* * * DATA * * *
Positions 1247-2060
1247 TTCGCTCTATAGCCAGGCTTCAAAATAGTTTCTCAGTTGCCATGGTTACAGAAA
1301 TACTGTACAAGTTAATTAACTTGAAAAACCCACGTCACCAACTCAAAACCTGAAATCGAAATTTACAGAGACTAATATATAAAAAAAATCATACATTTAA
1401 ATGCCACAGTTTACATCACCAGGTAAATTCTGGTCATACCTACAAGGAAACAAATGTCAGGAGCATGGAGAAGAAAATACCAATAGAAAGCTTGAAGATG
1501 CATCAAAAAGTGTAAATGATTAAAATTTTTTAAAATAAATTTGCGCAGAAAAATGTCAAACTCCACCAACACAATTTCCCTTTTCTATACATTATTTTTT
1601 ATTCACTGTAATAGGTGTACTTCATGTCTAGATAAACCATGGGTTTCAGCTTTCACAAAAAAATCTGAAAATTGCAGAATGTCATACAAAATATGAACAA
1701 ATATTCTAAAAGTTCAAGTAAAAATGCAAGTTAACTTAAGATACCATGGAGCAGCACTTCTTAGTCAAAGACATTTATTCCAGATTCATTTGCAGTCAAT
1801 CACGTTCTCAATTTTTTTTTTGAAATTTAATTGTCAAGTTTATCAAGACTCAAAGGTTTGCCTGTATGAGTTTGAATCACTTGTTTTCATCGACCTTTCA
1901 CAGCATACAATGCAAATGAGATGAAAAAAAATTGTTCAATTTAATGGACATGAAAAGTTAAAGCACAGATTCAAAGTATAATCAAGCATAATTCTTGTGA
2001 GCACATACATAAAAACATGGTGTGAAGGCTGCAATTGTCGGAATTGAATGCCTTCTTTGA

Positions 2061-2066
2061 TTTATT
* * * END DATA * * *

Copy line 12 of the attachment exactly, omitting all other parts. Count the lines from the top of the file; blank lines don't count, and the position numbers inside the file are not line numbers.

2061 TTTATT